So while he enjoys feeding off and contributing to his co-actors’ performances, he also confesses that solo performances can get lonely sometimes. “Yes, if one is accustomed to the energy and support of co-actors. But then I discovered, as I went along with Mahadevbhai, that the audience are, in a way, my collaborators. And then I found a new source of energy in them,” he says.

Of all the aspects of theatre, Jaimini has often spoken about the lack of good plays written for theatre, which is the cornerstone of any good performance. “Playwriting is financially the least rewarding of all forms of writing in this country. You will literally find only a shelf and a half containing plays in any bookstore across the country. It is also my personal opinion that playwriting is the most difficult form of creative writing. One cannot write great plays from the isolation of one’s study. Add to that the fact that the ultimate test of a play lies in performance.”

Jaimini’s company has four running productions — The Boy Who Stopped Smiling, Mahadevbhai, Postcards From Bardoli and Dirty Talk. He also conducts theatre curricula for a few schools and has had a long association with Sanjna Kapoor and her arts organisation — Junoon. But the one thing that’s been on his wishlist for a while is to act in a musical. “And sing live onstage,” he says, adding, “I can hold a tune.”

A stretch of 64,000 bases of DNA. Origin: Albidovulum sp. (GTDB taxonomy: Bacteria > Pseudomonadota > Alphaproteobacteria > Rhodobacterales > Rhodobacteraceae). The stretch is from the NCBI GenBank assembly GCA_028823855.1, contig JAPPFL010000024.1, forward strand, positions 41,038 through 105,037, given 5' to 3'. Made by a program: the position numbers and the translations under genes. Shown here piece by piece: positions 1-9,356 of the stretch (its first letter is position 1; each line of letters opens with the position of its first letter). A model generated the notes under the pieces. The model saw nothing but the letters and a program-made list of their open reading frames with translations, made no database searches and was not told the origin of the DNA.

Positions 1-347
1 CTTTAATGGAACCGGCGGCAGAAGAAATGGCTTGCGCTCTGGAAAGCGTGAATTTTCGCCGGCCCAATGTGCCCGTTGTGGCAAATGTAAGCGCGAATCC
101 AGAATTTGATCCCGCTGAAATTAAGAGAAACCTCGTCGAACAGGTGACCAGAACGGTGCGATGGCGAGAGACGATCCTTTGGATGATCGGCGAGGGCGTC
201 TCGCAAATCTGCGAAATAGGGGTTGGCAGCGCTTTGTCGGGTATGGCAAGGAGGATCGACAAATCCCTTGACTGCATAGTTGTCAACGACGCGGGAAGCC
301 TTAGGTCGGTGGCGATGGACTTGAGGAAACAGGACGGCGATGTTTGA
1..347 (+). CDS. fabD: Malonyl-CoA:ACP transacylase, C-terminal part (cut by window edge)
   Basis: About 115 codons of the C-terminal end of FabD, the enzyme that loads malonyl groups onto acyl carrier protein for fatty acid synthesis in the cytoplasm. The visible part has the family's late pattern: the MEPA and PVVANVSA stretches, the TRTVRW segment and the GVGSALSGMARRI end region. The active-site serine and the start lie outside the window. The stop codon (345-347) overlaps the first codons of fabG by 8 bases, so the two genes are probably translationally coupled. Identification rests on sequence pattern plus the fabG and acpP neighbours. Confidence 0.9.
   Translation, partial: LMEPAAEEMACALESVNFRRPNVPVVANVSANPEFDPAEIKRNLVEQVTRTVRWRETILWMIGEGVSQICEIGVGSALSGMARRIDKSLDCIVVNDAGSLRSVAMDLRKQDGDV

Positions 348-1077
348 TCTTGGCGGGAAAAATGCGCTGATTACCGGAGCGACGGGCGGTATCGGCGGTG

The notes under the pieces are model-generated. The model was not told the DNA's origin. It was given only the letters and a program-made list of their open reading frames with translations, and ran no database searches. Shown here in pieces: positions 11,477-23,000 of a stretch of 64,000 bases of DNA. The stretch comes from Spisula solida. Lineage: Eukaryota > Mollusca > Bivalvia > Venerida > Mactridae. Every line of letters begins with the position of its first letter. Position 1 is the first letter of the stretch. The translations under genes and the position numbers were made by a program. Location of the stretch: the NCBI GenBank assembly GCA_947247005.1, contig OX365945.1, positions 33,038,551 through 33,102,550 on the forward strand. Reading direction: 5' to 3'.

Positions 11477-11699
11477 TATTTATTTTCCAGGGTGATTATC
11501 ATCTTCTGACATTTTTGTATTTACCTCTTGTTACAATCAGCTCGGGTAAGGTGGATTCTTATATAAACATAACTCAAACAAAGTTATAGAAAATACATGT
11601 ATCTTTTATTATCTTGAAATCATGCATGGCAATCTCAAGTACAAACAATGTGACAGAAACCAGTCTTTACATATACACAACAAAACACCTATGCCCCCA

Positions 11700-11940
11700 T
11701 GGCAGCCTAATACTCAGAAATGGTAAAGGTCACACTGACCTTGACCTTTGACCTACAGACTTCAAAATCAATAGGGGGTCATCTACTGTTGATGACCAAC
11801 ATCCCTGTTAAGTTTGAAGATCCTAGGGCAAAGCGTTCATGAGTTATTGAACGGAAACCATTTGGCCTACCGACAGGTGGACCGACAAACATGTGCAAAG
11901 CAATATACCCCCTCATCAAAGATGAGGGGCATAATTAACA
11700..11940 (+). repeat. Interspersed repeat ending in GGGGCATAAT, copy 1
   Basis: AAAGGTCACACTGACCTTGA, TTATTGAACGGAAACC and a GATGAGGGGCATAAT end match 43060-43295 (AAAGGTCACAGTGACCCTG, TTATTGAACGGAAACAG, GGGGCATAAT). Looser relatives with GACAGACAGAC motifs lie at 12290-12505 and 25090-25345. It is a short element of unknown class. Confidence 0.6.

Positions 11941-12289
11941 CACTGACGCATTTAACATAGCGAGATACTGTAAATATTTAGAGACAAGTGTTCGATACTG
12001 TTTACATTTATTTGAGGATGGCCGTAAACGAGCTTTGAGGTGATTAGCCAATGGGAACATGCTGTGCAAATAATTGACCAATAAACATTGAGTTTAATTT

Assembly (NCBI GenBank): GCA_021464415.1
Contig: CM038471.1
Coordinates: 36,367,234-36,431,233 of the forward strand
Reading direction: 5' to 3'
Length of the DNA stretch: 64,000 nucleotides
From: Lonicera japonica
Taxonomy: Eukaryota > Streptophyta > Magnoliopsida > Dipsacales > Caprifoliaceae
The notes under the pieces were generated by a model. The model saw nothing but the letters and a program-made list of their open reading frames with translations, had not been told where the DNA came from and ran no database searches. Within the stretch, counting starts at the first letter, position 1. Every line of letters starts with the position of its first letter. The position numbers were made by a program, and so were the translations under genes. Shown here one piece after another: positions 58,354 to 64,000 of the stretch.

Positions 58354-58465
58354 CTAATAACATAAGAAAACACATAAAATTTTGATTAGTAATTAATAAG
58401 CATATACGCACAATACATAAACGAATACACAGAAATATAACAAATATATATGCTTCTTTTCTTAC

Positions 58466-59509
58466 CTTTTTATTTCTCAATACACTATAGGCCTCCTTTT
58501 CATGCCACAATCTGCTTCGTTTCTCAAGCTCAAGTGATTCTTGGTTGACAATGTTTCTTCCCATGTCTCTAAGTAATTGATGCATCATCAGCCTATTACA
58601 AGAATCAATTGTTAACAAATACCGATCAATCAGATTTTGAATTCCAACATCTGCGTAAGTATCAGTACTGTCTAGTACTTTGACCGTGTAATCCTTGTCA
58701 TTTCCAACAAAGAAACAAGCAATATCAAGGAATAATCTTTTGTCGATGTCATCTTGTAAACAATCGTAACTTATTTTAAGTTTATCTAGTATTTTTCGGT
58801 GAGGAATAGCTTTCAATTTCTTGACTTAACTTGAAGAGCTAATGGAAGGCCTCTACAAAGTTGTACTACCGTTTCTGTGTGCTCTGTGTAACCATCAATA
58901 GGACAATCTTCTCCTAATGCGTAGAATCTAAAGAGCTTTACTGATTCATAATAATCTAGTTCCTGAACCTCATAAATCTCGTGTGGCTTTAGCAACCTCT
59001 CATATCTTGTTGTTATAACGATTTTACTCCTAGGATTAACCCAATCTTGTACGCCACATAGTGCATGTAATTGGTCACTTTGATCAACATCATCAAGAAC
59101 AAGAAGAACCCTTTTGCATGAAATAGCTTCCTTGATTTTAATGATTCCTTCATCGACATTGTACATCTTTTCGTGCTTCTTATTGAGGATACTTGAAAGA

As for his bucket list, he says he keeps emptying and filling it pretty often. “Right now I am thoroughly enjoying my second innings as an actor. I hope it’s a long one. Apart from that, I have started writing again, just for sheer fun. If I were more disciplined, I would be more prolific. But that’s a platitude.”